I was going through some old notes and critiques on the first draft of the book I'm revising. I had asked a friend of my husband's to read through it and give me some pointers. He has been trying to write the great American Novel for the last decade. He has lots of life experience that I can't really relate to. His writing style is very different from mine. I respect his ability.
This is one of the things he had to say. "There is no fire and there is no tortured contention lying beyond and below the words on the page. To put it another way, this is the work of someone that has no clear problems. I might be biased in assuming that all writing comes from a place of pain, but to clarify that contention it is more that no writing can come from any place but strong emotion. And this piece doesn't know what it is angry about. It doesn't know what it is trying to fix about the world."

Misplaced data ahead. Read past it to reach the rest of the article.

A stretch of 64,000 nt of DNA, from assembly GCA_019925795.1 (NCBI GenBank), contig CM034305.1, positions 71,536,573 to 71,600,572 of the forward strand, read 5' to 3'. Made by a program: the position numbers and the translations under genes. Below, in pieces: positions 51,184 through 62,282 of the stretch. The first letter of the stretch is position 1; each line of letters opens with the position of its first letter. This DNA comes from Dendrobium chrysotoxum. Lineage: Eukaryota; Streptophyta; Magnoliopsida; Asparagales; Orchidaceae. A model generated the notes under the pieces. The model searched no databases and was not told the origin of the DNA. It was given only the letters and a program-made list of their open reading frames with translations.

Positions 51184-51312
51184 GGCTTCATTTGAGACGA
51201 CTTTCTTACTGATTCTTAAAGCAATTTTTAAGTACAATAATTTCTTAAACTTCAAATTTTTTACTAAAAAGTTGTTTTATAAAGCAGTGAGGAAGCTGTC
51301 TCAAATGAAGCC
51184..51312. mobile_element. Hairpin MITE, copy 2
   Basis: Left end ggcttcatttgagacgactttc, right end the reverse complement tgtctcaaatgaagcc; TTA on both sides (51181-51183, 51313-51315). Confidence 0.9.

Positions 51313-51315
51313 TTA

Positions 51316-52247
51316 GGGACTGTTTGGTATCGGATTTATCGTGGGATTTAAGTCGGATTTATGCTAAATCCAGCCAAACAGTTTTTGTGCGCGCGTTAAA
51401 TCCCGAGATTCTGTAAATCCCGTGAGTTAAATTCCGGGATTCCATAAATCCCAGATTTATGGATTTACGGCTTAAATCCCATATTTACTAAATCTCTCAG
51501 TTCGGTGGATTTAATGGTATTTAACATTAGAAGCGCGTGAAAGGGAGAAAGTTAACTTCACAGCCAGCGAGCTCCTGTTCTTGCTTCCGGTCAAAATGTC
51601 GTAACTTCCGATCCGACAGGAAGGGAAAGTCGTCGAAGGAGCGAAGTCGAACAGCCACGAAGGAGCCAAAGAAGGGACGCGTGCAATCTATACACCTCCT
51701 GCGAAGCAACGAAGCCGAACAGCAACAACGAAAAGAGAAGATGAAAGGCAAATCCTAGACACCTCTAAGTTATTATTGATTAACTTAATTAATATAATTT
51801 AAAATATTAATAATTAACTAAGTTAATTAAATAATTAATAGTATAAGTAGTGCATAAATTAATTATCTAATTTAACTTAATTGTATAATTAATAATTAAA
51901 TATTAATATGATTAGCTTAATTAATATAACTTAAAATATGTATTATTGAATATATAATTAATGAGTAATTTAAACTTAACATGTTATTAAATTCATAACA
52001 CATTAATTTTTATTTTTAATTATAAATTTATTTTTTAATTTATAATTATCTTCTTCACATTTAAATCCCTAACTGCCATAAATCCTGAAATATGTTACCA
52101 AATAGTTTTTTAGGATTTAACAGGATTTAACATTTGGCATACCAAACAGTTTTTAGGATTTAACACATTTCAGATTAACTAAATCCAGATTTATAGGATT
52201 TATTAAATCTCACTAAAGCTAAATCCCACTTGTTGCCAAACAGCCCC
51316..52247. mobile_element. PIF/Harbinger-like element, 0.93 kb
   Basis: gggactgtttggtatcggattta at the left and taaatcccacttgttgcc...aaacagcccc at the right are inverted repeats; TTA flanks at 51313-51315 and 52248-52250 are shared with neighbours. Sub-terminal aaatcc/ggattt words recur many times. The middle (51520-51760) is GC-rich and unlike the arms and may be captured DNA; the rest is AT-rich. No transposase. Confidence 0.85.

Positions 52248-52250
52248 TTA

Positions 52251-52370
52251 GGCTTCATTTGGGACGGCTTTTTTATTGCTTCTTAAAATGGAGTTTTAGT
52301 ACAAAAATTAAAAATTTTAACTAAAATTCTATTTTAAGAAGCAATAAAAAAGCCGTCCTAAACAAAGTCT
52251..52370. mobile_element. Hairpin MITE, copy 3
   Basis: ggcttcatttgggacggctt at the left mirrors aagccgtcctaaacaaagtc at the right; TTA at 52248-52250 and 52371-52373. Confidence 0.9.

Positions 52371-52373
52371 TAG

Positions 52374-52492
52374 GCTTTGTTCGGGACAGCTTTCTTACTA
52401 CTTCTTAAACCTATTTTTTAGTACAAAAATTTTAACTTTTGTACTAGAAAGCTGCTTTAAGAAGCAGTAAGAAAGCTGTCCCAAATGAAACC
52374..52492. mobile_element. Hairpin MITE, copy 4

I don't remember reading this particular critique two years ago when he first gave it to me. I would have been devastated at the time. Not only does he think my writing is shallow, but I'm shallow, too. Fortunately, time has leavened the lump and there is something of real value there. I wanted to share it with you.
Writing really does come from a place of strong emotion. It doesn't have to be pain, per se, but it does need to be an emotion. That is what makes it relatable. It's true that I don't have a checkered, angst filled past. I have still felt pain in my life. And love. And fear. And loneliness. And a bunch of other things. Just like everyone else. If I write from that very human part of myself, others will connect to my writing.
So, friends, how does your own experience and emotion surface in your writing?